The Bartender Magazine Italian Aperitivo Tour continues with a trip to the Gruppo Montenegro facilities.
One of the great things about this Aperitivo Tour was that it allowed us the opportunity to see right into the heart of some of the brands we know and love. We were taken on a tour of the Gruppo Montenegro distillery and facilities which are located just outside Bologna with hosts Matteo Bonoli (Master Herbalist) and Rudi Carraro (Global Brand Ambassador for Amaro Montenegro), who then took us back into the centre of Bologna for one of the highlight meals of our entire trip.
The Amaro Montenegro story begins in Bologna, Italy in 1885 where Amaro Montenegro was created by Stanisalo Cobianchi. Stanislao abandoned his family’s wish for him to join the church and instead he traveled the world, collecting botanicals. Upon returning home to Bologna, he established the Cobianchi Stanislao Steam Distillery. Following years of experiments, his Elisir Lungavita (elixir of life) was born. 11 years after Stanislao created Elisir Lungavita, the Princess Elena of Montenegro married Prince Victor Emmanuel III and would soon become the Queen of Italy. Stanislao renamed his amaro after Princess Elena, calling it Amaro Montenegro.
There is a lot of secrecy surrounding the recipe for Amaro Montenegro which is something common with pretty much every amaro and vermouth in Italy. Bonoli (who has an all-access pass to all areas of production) tells us that in order to limit the exposure to the production processes the extraction plant is located in Teramo while the blending happens in Bologna. The people that work in Bologna and Teramo never meet.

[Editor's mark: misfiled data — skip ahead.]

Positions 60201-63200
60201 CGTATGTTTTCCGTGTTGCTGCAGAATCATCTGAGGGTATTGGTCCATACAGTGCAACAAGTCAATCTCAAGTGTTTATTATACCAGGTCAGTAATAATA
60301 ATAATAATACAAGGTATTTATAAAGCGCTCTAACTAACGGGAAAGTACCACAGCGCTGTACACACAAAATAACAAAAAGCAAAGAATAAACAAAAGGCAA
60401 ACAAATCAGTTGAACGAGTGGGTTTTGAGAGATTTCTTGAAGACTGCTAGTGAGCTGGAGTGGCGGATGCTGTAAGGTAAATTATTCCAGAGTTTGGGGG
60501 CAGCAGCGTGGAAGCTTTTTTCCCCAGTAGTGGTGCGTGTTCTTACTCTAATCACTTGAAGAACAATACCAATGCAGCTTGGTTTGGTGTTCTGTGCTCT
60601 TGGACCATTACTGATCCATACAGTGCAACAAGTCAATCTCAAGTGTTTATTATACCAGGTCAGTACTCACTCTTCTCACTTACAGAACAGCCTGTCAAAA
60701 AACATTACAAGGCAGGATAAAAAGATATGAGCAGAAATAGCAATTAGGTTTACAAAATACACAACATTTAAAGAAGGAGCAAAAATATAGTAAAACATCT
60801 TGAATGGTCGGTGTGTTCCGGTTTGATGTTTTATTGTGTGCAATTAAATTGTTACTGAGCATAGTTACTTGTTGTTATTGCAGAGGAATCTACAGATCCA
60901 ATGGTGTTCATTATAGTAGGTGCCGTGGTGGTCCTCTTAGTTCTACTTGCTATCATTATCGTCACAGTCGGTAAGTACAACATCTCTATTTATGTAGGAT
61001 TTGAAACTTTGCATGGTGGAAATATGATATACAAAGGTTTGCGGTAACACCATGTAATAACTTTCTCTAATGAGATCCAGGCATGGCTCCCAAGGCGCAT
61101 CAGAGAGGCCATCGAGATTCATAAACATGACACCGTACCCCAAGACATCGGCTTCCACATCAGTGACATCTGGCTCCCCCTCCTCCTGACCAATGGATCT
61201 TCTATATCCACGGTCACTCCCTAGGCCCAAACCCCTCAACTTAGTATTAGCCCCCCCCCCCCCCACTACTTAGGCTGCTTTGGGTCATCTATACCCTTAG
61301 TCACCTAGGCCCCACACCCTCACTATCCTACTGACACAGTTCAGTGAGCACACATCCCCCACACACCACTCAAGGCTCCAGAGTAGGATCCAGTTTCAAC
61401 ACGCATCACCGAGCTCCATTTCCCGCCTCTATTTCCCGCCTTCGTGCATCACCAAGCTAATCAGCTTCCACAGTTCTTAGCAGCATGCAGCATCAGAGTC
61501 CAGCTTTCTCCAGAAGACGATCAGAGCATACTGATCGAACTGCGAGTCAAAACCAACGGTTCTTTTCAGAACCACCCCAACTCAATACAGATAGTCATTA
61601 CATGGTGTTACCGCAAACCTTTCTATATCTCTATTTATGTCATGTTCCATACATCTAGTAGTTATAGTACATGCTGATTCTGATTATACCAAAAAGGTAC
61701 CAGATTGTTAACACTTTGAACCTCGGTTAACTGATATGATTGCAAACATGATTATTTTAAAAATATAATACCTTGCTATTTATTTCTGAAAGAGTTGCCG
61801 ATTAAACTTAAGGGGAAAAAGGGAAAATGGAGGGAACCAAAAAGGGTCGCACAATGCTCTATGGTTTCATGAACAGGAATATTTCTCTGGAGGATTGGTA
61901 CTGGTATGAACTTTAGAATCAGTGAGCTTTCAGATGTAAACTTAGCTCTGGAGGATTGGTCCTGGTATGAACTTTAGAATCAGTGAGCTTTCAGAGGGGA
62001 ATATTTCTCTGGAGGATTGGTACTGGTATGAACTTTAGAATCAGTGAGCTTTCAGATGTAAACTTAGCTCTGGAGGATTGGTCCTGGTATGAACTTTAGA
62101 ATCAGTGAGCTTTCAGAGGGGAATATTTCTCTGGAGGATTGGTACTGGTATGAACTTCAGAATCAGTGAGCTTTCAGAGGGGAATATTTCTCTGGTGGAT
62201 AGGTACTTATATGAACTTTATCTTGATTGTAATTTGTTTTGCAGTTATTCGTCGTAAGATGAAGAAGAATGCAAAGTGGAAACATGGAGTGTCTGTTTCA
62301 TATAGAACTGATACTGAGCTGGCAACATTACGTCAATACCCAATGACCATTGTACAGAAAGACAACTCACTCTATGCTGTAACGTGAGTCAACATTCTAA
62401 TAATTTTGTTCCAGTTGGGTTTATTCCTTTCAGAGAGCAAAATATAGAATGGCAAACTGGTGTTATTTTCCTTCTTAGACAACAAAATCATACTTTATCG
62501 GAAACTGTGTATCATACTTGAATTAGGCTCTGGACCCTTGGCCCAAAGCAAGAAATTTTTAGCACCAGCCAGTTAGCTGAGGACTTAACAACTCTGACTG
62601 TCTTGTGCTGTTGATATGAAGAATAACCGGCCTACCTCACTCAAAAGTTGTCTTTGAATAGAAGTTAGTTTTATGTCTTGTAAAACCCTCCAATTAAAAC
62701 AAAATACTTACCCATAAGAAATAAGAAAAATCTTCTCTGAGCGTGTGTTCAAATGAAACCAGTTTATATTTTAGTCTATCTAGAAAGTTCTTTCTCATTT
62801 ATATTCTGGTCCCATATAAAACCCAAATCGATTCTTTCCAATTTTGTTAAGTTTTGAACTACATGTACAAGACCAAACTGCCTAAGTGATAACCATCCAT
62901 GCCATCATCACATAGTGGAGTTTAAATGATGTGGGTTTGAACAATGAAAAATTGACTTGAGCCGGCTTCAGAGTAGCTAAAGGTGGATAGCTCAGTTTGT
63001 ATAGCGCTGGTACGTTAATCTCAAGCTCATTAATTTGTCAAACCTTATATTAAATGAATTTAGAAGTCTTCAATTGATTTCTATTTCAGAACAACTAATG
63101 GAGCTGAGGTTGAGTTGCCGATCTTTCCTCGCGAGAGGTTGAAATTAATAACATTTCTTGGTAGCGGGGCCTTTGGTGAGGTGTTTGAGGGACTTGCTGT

Master herbalist since 2015, Matteo Bonoli is the steward of the recipes for Amaro Montenegro and the company’s other spirits. They also produce bucketloads of Vecchia Romagna brandy right here, a product Bonoli worked on for many years also.
He is one of our tour guides, along with Global Amaro Montenegro Brand Ambassador Rudi Carraro. It’s a tour not afforded to most people and we are supplied with lab coats, hair nets and sensible factory floor footwear. There is a lot of secrecy surrounding the recipe for Amaro Montenegro which is something common with pretty much every amaro and vermouth in Italy. Bonoli (who has an all-access pass to all areas of production) tells us that in order to limit the exposure to the production processes the extraction plant is located in Teramo while the blending happens in Bologna. The people that work in Bologna and Teramo never meet.
In a small tasting room in the middle of the factory floor, we are treated to a tasting of the range, everything from the full range of Vecchia Romagna (including the relatively Riserva Anniversario – a unique blend of old and new brandies the youngest of which had spent 23 years in oak) but with a big focus on the Amaro Montenegro. Amaro Montenegro is made with 40 botanicals using three processes: boiling, maceration, and distillation. Some of these botanicals include: sweet & bitter oranges, petite dried oranges, coriander seeds, marjoram, oregano, artemista blend, cinnamon, cloves, and nutmeg. We got up close to these botanicals including ‘The Premio’. (see more below).
The Six Notes & The Premio
Bonoli explains to us that there are 12 essences of Amaro Montenegro, which are then blended into six notes. The final and fundamental element of this unique Amaro is called the ‘Premio’ (it’s so potent you can’t taste it). Created by the Master Herbalist, the Premio, meaning ‘prize’ in Italian, is a micro-distillate that creates the unrivalled, delicate, complexity of Amaro Montenegro. It’s what makes it unique. Amaro Montenegro is the perfect base for both classic and experimental cocktails and yet, with such a unique and complex flavour profile, it is also a cocktail all by itself.